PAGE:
JANINE OSHIRO: I am very interested in storytelling and narrative these days. I recently went to a performance of stories for grownups, stories about retirement and old age and death. I don’t think of myself as a storyteller or writer when I see what these performers do. I think there was more of a storytelling element in putting the individual poems together into a book—creating an arc for the reader to experience the poems as a whole.

I’ve been learning some stories and telling them when I do readings. I like having a different texture in the reading event. I’ve also tried to learn stories that I think relate to the poems in some way. Maybe it is also a bit of relief from the sadness of the poems. I did a reading where I teach, and after reading the poem “Next, Dust,” I noticed one of my students in the audience weeping, almost uncontrollably. I made a quick change of plans and followed that poem with a story, one whose message asks that we withhold judgment on whether something is good or bad. I was glad at that moment that I had a story ready. I think it was able to do something that one of my poems could not do.

But back to narrative, yes. I do think there is a narrative storytelling element in many of the poems. It’s one element among many. I’d like to push narrative a bit more, in fact.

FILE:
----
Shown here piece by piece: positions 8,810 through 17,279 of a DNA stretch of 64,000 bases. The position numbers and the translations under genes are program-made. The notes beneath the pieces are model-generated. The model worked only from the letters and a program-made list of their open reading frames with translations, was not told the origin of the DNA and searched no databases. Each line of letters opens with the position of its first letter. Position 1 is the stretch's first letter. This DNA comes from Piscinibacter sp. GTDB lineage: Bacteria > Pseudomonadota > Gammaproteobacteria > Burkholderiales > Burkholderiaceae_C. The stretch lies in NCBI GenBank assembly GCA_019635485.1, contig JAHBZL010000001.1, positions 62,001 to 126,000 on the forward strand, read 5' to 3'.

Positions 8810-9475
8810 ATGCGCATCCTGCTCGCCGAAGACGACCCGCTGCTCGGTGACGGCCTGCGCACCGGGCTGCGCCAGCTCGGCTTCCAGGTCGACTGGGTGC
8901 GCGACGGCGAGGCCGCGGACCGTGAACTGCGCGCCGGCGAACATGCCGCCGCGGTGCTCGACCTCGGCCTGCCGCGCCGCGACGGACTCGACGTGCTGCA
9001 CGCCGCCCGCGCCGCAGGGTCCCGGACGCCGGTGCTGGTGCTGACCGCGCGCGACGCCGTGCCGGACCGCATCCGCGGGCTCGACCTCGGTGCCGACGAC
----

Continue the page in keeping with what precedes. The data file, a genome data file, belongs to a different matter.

I’m wondering if you asked me this because it seems in certain circles that narrative is not very interesting or almost at the other end of experimental. Maybe people often think of narrative poems as plain, conventional, or one-dimensional, but I don’t think that is necessarily the case. We don’t really know what is possible in a narrative poem until we try it. Can I say I’m trying to write an experimental-narrative poem? I’m trying to write an experimental-experimental poem? Even experimental poems start having conventions. The definition of a narrative poem can be closed off by every narrative poem that came before it, or it can keep evolving and changing as people play with all the possibilities of narrative.

PROPELLER: I think I asked about narrative because some of your poems seem like stories, ("Pavilion Vision," "Ecstatic Vision," "Anniversary") but very unconventional and different than a lot of narrative poems that I see in contemporary poetry. I can think of a few poets writing surreal narrative poems. Your narrative poems have an element of surreality, but that seems less intentional, and more a matter of perception than artifice. I also went to one of your recent readings and had the pleasure of hearing you tell a story.

JANINE OSHIRO: In those poems, I am starting from direct experience. Something happened, and I wanted to write about it. Of course, I am not confined to the exact recounting of what happened, but I am actually trying to be precise and somewhat accountable to reality. For example, in “Ecstatic Vision,” I was in a motel room in Montana, and I saw this girl—the one I describe in the poem. Of course, this makes me sound delusional—in other realms besides poetry—but that experience is what I am attempting to convey in the poem. In that sense, yes, it is a narrative poem that attempts in some way to convey a realistic experience.